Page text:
Cat colonies aim to lower feral cat population - WALB.com, South Georgia News, Weather, Sports

Cat colonies aim to lower feral cat population

Humane Society volunteers said cat colonies are helping cut back on the feral cat population. (Source: WALB) Humane Society volunteers said cat colonies are helping cut back on the feral cat population. (Source: WALB)
Volunteers said they've currently spay and neutered 1,300 cats in the Lowndes County area in the last 3 years. (Source: WALB) Volunteers said they've currently spay and neutered 1,300 cats in the Lowndes County area in the last 3 years. (Source: WALB)
Grants allow the Humane Society to have roughly 50 cats fixed every month now. (Source: WALB) Grants allow the Humane Society to have roughly 50 cats fixed every month now. (Source: WALB)
Julie Greenhaw, volunteer (Source: WALB) Julie Greenhaw, volunteer (Source: WALB)
Paige Dukes, Lownes County public information (Source: WALB) Paige Dukes, Lownes County public information (Source: WALB)
LOWNDES CO., GA (WALB) -

If you've seen stray cats around your home, you aren't alone. And many people think these cats are a nuisance.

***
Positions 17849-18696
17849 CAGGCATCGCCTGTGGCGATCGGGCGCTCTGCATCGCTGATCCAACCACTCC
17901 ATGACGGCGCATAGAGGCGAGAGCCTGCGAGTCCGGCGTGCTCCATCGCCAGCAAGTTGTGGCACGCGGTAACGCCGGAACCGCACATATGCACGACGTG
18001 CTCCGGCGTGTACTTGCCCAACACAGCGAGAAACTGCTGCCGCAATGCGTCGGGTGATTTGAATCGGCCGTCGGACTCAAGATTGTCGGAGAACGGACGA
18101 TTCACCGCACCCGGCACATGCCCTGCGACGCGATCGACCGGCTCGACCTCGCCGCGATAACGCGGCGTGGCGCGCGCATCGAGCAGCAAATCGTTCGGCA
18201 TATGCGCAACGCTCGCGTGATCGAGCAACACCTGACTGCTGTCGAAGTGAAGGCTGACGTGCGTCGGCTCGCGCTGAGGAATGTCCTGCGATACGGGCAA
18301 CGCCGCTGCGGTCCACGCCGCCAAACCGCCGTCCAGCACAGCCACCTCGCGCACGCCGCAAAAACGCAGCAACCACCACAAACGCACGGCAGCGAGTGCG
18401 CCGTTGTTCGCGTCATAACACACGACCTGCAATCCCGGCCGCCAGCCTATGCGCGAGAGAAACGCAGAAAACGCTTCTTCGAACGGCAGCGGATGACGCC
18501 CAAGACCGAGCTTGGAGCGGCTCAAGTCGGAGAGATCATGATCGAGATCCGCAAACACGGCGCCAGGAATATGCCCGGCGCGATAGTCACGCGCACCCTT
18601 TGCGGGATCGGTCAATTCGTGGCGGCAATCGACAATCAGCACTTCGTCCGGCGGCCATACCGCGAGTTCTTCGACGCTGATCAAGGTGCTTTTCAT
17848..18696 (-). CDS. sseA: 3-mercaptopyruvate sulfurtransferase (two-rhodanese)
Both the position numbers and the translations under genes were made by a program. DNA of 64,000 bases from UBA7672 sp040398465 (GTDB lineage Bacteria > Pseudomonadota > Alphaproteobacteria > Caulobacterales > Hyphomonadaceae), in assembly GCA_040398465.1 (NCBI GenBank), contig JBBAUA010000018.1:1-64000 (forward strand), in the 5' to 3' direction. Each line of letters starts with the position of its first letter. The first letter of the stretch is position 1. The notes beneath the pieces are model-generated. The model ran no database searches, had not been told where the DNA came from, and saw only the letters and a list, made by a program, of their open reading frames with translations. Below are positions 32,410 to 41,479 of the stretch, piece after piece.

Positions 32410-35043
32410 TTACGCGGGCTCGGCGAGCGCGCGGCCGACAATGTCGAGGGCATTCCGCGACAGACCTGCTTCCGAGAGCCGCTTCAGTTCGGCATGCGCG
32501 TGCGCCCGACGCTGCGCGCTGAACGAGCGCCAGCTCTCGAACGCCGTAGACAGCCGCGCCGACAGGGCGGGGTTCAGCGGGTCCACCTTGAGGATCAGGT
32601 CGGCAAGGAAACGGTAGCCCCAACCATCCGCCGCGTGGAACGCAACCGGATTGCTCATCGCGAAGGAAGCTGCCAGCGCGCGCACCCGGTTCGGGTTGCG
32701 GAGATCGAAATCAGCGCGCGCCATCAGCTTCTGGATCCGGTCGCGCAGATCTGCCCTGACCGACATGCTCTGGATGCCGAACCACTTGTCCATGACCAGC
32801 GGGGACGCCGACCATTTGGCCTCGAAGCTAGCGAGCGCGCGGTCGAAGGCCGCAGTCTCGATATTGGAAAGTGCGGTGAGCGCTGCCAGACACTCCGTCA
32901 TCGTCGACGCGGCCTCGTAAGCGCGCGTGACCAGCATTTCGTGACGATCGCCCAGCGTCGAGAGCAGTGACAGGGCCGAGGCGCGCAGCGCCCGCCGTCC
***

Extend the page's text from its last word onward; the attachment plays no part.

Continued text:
However, the Lowndes County Humane Society is working to lower the feral cat population by taking care of them. 

It's part of Julie Greenhaw's daily routine.

"It's plenty of food for once a day. Trust me, they eat well you can see," said Julie as she fed her colony of cats. 

"I do 8 cans of wet then I have more dry that I'll show you shortly," Julie explained. 

She takes care of one of many cat colonies hidden in Lowndes County. 

Humane Society volunteers said these colonies are helping cut back on the feral cat population. 

The cats are caught, spay or neutered, given a rabies shot, and then released again.

"We have currently spay and neutered 1,300 kitties in the Lowndes County area in the last 3 years," explained Julie.

Grants allow the Humane Society to have roughly 50 cats fixed every month now.

Lowndes County officials said the program is a tremendous help, but it's a problem that won't be solved any time soon. 

"This problem could take years to get ahead of because it was not created overnight," explained Paige Dukes, Lowndes County public information. 

If kittens are found in the colonies, they are caught,  spay or neutered, then put up for adoption. 

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